Internet Explorer: Is there any way back?

For instance, back when Internet Explorer 8's first beta appeared on 5 March 2008, Firefox was up to version By the time the second beta of IE8 appeared on August 27th 2008, Firefox 2 had been updated four times to, and three release candidate editions of Firefox 3 had been made available as well, followed by its actual launch and one further update.

Google also had Chrome out too, just to add a bit more competition.

On 26 January of this year, Microsoft revealed its first release candidate of Internet Explorer 8, and again, Firefox had enjoyed several updates in the intervening period. What's more, Firefox is readying itself for a beta of a major update up to version 3.5. And still we wait for even a formal release date for the finished Internet Explorer 8, over a year after that first beta emerged.

And that's why Microsoft is, at best, spending millions upon millions of dollars to tread water. Even ploughing thousands of staff into the project won't keep the pace anywhere near that of Firefox, and what innovations Microsoft undoubtedly pours into its product are tempered simply by the time it takes to get them into a finished released.

Market lift

Internet Explorer 8 will inevitably give Microsoft a bit of a lift in the market, but the problem is that there's no guarantee that it'll give the firm any kind of long-term gain. After all, the users who have migrated to alternative browsers are going to be difficult to woo back, and the fight is as much about holding onto to who it has, as opposed to necessarily growing market share.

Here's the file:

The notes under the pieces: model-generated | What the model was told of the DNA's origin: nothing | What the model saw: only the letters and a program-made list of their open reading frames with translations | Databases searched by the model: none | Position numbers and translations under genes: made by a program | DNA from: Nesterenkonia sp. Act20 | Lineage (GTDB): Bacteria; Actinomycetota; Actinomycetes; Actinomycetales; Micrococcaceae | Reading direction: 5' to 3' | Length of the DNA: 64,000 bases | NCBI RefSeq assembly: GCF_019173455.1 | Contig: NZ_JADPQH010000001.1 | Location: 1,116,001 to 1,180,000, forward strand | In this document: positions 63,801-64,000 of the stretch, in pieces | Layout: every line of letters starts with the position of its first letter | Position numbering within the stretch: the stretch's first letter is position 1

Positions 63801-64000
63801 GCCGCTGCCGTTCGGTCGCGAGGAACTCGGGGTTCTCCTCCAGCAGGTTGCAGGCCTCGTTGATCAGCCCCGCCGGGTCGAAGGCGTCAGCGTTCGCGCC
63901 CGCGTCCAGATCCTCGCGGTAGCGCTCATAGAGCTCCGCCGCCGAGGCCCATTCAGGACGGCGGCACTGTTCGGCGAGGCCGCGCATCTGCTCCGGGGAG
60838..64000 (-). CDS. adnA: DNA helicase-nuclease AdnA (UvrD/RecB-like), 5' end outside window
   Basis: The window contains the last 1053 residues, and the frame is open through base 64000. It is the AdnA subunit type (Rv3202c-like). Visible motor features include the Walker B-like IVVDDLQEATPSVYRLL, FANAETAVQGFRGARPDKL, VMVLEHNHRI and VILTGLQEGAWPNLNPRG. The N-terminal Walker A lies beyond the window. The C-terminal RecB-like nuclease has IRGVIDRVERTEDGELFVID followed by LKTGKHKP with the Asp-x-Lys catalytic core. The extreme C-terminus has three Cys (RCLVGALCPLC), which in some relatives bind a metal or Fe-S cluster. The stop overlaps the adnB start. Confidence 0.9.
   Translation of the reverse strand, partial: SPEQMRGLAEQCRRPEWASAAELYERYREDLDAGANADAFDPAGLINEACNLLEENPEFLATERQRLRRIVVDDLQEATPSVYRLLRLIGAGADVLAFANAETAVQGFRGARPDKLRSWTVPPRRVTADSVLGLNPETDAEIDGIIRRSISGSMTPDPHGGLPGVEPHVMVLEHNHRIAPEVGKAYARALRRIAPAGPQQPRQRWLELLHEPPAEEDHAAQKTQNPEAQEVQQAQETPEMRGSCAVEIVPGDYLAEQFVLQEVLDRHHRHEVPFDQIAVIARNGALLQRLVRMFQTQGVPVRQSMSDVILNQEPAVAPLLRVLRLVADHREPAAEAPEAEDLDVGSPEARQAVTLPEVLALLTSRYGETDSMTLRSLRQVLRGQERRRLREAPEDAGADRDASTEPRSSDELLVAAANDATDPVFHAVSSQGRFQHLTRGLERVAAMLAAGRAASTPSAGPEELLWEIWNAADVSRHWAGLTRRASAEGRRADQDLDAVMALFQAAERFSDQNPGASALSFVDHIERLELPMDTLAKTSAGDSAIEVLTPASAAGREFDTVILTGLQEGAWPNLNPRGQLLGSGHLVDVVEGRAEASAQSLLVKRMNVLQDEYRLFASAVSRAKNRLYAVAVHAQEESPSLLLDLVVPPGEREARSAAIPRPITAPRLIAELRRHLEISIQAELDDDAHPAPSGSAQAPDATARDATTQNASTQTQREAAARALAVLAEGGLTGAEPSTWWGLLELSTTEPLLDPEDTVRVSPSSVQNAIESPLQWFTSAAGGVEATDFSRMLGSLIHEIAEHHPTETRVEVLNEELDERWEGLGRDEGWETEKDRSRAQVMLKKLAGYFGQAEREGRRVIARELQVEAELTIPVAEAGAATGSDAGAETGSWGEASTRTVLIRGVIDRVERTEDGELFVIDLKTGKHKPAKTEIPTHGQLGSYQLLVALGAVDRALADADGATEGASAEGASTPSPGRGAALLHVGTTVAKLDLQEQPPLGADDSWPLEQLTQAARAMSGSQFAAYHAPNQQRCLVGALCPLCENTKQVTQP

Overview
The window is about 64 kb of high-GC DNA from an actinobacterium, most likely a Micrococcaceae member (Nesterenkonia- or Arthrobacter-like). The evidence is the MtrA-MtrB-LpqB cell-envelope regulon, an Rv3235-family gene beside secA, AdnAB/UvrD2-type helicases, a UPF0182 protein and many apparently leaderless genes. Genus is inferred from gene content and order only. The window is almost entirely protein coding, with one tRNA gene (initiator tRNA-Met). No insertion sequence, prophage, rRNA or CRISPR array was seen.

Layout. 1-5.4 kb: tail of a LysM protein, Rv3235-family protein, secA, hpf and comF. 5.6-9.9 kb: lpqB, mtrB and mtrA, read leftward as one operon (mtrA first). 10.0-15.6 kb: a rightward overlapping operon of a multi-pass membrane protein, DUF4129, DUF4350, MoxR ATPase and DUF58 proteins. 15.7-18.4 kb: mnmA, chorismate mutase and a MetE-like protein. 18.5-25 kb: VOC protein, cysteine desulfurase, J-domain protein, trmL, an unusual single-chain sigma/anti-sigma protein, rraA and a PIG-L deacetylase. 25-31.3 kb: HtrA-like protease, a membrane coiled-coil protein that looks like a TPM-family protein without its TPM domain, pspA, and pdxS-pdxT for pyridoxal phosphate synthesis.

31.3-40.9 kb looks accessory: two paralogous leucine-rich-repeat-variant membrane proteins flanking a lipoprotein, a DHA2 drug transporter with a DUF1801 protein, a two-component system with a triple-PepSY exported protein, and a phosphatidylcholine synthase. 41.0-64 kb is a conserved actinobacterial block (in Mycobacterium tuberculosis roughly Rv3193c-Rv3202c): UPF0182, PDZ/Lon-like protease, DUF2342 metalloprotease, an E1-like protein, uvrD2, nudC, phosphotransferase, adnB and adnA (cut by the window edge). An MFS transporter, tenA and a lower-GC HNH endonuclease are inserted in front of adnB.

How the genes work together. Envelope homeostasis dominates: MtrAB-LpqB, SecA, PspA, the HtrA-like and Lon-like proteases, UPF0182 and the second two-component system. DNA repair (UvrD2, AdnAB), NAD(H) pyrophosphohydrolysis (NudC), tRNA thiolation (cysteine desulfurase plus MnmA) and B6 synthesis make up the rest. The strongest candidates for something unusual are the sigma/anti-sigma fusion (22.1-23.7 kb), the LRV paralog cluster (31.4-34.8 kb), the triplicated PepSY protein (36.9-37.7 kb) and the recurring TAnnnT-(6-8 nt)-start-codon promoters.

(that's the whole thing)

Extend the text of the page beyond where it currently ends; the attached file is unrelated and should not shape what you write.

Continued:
That in itself isn't a disaster. After all, more than two-thirds of us who use the internet are still viewing the world wide web through a Microsoft browser, and there's not a single one of its rivals that wouldn't strive for that kind of market dominance.

That said, the job of Internet Explorer 8 has surely evolved: it's now no longer a case of trying to restore IE to its former position, because it seems impossible to think that any one web browser will come close to 95 per cent market dominance again. Instead, it's about slowly, and ideally stopping, the decline in its usage.

The early signs are, to be fair, that Internet Explorer 8 is an improved product with a good feature set. It's less bloated, for starters, and has some impressive features. But Microsoft is about to release an operating system in Windows 7 where it'll be easy, arguably for the first time, to switch Internet Explorer off.

And while its logo will still be there, Microsoft may be looking at the irony of having its strongest ever web browser, but lacking the equally strong tool that was undoubtedly used to the chagrin of authorities across the planet to get it under people's nose in the first place.

Will people go out of their way to download a Microsoft web browser by active choice? It's a tough one. But things have changed to the point that if, in twelve months' time, the firm has managed to retain 65 per cent market share, you'd have to chalk that down as some kind of victory in itself.